The public holidays and mini-conferences are over — it was time to move into the conference proper.
Bruce Schneier, international security guru at large, gave a damning opening keynote on security and along the way told the sold out audience that security cost justifications are complete bullshit.
Schneier described the IT security market as a lemon market and drew parallels between it and the used car market. A lemon market is where all the good products are pushed out of the market by bad products that appear to have equivalent feature sets and therefore users default to the cheaper option — the lemons. This occurs due to an asynchronicity of knowledge between the buyer and seller.
We managed to catch Schneier for a video interview which will appear soon.
Elsewhere, Jonathan Corbet gave an update of the state of the Linux kernel. Of interest were the stats that Corbet gathered. In 2007, over 30,000 changesets were made on the kernel, accounting for 2,000,000 lines that were changed with 750,000 lines being additions.
No one contributor provided more than 2 percent of the changes, but Red Hat provided 11 percent of the changes with IBM at 8 percent and Google at 1 percent. Seventeen percent of all changes were by people with no commercial affiliation and another 10% were of unknown origin whether they were of commercial origin or not.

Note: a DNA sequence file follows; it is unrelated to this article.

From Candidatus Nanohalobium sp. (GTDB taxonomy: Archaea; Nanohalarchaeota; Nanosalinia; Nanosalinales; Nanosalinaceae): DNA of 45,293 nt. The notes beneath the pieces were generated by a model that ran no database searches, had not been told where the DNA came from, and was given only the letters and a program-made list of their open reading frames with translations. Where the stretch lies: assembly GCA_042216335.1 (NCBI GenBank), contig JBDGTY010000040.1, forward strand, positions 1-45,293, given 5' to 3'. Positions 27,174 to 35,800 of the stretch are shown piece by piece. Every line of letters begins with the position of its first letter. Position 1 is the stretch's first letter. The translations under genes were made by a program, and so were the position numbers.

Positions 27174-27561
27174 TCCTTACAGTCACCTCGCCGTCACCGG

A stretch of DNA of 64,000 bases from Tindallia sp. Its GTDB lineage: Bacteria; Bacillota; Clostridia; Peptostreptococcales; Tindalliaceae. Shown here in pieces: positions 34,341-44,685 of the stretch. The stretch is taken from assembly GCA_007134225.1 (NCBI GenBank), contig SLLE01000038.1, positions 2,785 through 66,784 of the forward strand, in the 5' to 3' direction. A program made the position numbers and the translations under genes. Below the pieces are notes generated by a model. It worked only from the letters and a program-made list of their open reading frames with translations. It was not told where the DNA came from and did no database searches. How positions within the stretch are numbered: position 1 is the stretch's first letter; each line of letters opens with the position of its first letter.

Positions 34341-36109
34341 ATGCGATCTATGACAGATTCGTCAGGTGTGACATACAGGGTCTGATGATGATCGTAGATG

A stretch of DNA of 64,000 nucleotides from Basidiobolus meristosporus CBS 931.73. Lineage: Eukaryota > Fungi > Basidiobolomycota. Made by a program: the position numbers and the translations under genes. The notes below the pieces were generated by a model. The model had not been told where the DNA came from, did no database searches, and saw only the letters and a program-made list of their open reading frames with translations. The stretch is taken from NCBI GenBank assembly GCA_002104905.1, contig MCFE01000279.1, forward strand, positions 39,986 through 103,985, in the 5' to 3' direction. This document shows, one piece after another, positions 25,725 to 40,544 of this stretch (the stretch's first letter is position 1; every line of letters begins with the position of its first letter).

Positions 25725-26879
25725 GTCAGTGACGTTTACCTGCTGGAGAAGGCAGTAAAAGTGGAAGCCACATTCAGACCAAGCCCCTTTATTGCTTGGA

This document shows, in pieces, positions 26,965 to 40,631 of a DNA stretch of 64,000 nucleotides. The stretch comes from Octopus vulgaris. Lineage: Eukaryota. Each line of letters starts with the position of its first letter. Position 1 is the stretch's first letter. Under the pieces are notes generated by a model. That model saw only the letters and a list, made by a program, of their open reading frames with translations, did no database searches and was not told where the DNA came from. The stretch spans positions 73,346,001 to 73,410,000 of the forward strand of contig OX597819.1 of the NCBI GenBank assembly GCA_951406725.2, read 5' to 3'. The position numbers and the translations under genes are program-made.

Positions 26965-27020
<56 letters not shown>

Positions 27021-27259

The day finished off with Gernot Heiser donning the asbestos suit and entering the monolithic versus microkernel debate. Heiser stated that he thought the audience were well behaved considering the subject matter and enjoyed the livery discussion. Gernot will also be appearing in video format soon.
Tomorrow is set to be another big day at Australia's largest open source conference of the year.
Some would say that it is a long way from software engineering to journalism, others would correctly argue that it is a mere 10 metres according to the floor plan.During his first five years with CBS Interactive, Chris started his journalistic adventure in 2006 as the Editor of Builder AU after originally joining the company as a programmer.Leaving CBS Interactive in 2010 to follow his deep desire to study the snowdrifts and culinary delights of Canada, Chris based himself in Vancouver and paid for his new snowboarding and poutine cravings as a programmer for a lifestyle gaming startup.Chris returns to CBS in 2011 as the Editor of TechRepublic Australia determined to meld together his programming and journalistic tendencies once and for all.In his free time, Chris is often seen yelling at different operating systems for their own unique failures, avoiding the dreaded tech support calls from relatives, and conducting extensive studies of internets — he claims he once read an entire one.